Zechariah’s personal longing for a son and his longing for political freedom meet in a sudden burst of recognition: God has come, God is coming, God will come. Years of tears, years of prayer, years of quiet trust converge in this moment of jubilant outburst: “God has kept his ancient promise to Abraham, to king David, to the prophets. God has provided a saviour. God will rescue us from our enemies. John, my new-born, you are the sign that God is on the move. Light is dawning on our darkness. You are the herald of all we wish for and so much more. God is coming, ready or not. And you will help us get ready.”
But when God comes, he will arrive with bags of surprises. Zechariah’s song gives a tantalising hint of it. It starts out like a nationalistic, military battle cry. Listen to the words of Zechariah again:
“Blessed be the Lord God of Israel, for he has looked favourably on his people and redeemed them. He has raised up a mighty saviour for us in the house of his servant David, as he spoke through the mouth of his holy prophets from of old, that we would be saved from our enemies and from the hand of all who hate us.”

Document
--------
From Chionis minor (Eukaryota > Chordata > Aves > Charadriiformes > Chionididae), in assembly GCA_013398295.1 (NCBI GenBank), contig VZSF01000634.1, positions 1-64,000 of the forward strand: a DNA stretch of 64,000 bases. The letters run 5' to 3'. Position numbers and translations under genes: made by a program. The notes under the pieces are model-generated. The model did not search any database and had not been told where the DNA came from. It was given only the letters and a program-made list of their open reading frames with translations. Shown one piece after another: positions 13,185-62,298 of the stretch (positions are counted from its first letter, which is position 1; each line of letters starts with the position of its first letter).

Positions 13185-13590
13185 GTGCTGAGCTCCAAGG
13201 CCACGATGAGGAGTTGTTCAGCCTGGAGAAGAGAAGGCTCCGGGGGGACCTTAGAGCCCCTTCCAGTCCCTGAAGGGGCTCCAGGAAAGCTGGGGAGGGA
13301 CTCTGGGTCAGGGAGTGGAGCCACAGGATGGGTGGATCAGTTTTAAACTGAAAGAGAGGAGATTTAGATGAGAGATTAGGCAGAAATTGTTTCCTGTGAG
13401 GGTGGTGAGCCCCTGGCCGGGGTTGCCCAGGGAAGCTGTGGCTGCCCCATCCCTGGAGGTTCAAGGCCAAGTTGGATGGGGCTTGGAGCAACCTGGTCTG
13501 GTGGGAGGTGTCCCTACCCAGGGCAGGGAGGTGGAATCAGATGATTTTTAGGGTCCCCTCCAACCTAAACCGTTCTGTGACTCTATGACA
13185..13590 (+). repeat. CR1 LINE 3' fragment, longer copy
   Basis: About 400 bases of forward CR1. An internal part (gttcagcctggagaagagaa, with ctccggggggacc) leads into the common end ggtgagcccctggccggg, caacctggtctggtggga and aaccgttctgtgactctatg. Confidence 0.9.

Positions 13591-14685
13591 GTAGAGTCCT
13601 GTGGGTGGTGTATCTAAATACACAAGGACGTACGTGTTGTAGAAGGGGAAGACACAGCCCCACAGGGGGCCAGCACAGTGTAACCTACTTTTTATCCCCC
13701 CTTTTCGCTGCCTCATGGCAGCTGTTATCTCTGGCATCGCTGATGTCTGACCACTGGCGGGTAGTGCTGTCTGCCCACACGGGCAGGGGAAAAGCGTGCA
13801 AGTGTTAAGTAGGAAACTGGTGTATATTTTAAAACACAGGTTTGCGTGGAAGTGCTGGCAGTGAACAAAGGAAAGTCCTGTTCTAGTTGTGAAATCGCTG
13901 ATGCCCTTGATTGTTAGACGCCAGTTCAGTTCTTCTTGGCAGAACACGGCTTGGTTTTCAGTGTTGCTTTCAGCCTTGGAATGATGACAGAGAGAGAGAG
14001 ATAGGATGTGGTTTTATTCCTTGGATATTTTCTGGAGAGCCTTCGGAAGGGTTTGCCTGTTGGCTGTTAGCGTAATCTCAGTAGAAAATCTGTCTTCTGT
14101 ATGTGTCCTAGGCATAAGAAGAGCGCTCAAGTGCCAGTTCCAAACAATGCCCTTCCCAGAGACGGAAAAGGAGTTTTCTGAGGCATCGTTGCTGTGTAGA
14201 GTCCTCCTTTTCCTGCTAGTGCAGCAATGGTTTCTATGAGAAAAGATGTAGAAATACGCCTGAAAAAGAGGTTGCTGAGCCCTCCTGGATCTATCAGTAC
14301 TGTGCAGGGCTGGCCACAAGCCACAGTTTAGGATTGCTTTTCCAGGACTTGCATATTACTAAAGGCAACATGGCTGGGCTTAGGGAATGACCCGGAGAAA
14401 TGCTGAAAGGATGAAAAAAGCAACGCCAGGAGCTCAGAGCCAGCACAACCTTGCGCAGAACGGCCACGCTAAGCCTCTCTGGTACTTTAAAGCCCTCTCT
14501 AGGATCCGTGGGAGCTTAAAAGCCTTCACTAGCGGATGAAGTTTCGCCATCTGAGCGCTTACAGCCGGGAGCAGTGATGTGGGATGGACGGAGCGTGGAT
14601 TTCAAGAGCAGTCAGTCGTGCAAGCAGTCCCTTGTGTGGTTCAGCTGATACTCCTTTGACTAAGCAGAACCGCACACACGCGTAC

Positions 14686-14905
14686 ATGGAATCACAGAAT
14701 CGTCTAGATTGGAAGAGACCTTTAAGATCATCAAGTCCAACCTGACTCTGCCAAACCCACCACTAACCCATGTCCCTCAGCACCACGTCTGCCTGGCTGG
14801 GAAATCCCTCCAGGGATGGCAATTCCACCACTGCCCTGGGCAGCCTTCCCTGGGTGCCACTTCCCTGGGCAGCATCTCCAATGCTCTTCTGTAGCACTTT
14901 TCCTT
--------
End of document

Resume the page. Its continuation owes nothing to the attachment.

These words echo the cries of freedom fighters across the world. We hear them all the time – emblazoned on social media and internet videos – rescue from oppressors, defeat of enemies: now we can get rid of those who hate us, who treat us badly, who have no right to be in our land, who take advantage of our misery. Now we have a leader – we have the arms – we have the organisation to defeat our foes. Our cause is just. God is on our side.
But then Zechariah’s song evolves into something unexpected – a stunning vision of forgiveness and holiness, righteousness and peace. Listen again to his lullaby over John:
“And you, child, will be called the prophet of the Most High; for you will go before the Lord to prepare his ways, to give knowledge of salvation to his people by the forgiveness of their sins. By the tender mercy of our God, the dawn from on high will break upon us, to give light to those who sit in darkness and in the shadow of death, to guide our feet into the way of peace.’
Do you notice the surprise in Zechariah’s prophesy? Salvation dawns not through brutal force, but in the tender mercy of our God – in the birth of John which foreshadows a more significant birth a little later of his cousin Jesus. I love the way the huge story of God’s salvation finds its home in the poignant story of elderly parents in the corner of a weary empire.
The setting of our second text is an inhospitable desert. The bouncing baby John has become a wild hairy prophet calling out God’s words in a sweltering wilderness. He is fulfilling his father’s prophesy, proclaiming the imminent arrival of the long awaited saviour: “God is coming, ready or not!”